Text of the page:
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The Dark Diwali of Himachal - I See India

The Dark Diwali of Himachal


The country celebrated Diwali on 26th October, but there are some places in Himachal Pradesh where the festival of lights is celebrated almost a month later. Reason? Locals believe the news of Lord Ram’s return to Ayodhya reached late in these parts.

Diwali traditionally celebrates the triumph of good over evil and is widely believed to mark the return of Lord Ram to Ayodhya after vanquishing the demon king Ravana. However, in some pockets of Himachal Pradesh, the festival is locally known as Buddhi Diwali (or dark Diwali).

This time the celebrations will start Nov 25 (‘amavasya’, new moon day or the dark fortnight of a lunar month).

Buddhi Diwali is mainly celebrated in Ani and Nirmand in Kullu district, Shillai in Sirmaur district and Chopal in Shimla district. It’s considered a festival of animal sacrifice.

During the three-day festival, locals dance and sing folklores related to the epic Mahabharata. It’s also associated with the battle of the Mahabharata as it is said to have started on the first day of Buddhi Diwali.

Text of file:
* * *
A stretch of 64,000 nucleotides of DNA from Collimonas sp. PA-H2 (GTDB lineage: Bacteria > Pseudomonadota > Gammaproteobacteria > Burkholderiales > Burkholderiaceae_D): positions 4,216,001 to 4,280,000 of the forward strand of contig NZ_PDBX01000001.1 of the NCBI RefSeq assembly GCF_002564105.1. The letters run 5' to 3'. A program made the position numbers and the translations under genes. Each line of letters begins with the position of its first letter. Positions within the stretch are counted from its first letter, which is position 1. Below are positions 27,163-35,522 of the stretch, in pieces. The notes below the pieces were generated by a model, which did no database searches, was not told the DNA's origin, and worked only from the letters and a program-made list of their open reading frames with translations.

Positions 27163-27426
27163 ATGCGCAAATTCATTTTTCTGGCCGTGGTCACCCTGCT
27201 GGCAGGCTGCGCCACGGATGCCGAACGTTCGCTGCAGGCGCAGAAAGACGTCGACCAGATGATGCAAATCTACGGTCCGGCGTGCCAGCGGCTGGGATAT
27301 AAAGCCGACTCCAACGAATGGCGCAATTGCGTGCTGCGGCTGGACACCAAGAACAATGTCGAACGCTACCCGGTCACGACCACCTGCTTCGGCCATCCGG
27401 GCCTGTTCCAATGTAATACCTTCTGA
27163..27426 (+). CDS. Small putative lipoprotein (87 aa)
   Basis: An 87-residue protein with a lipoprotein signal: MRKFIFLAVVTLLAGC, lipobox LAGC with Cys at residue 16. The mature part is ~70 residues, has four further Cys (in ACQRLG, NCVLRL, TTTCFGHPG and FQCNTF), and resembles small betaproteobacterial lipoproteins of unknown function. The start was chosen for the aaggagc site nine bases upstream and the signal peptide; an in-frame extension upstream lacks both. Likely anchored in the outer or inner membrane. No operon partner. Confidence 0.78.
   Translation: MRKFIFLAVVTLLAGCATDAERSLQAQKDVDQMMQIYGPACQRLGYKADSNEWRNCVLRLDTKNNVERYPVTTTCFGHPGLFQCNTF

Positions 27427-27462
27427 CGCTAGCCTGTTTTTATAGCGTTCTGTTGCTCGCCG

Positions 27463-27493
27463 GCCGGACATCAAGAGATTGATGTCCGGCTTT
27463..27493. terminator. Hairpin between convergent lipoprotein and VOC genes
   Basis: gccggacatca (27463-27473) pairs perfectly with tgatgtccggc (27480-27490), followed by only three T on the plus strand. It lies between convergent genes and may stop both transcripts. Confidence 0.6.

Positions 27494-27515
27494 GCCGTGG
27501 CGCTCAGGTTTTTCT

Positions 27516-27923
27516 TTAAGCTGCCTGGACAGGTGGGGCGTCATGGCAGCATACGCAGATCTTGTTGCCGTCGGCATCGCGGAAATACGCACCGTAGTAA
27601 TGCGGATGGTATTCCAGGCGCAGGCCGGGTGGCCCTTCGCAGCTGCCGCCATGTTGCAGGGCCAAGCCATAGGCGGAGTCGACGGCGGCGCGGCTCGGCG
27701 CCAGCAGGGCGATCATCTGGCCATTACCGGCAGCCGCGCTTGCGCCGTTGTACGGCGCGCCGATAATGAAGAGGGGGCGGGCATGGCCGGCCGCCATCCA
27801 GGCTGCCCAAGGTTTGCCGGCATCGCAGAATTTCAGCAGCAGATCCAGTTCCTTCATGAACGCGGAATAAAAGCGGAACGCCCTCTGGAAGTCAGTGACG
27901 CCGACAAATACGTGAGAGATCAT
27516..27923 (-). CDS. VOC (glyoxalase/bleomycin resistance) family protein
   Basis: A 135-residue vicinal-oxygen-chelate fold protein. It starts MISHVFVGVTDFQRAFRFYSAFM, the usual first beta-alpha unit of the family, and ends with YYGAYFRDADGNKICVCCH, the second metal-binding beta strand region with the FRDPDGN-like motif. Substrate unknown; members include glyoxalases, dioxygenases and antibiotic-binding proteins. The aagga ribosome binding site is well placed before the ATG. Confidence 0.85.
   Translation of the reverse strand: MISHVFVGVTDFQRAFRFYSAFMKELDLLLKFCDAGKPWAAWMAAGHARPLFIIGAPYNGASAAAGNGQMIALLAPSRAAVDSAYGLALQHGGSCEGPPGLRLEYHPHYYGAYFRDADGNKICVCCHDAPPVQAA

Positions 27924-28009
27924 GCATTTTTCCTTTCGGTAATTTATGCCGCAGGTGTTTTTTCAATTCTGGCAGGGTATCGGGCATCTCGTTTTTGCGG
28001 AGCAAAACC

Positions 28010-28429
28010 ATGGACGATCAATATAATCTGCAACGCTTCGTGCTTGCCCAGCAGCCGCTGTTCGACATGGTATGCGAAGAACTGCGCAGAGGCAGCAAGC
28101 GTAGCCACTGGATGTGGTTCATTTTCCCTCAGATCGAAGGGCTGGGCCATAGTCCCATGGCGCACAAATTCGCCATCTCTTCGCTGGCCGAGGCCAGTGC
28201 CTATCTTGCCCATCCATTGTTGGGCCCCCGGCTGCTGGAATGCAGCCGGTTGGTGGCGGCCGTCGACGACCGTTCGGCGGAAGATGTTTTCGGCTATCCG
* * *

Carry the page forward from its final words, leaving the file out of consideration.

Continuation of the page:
In Kullu district, the festival is celebrated to commemorate the killings of demons Dano and Asur who resided there in the form of snakes. Hundreds of goats, sheep and buffaloes are sacrificed. Animal sacrifice is an important ritual. The sacrifice of reared livestock ensures round-the-year prosperity and protection from natural calamities.

As per the tradition, villagers take animals to a nearby temple where the sacrificial ceremony is performed on ‘amavasya’. The severed heads are offered to the gods and deities and each animal’s body is taken home for cooking. The feast is shared among villagers. However, whether animal sacrifice is ethically correct or not is a different issue altogether.

People celebrate by dancing amid the beating of drums, playing of trumpets and chanting of mantras to appease the gods.

Watch a video of the celebrations




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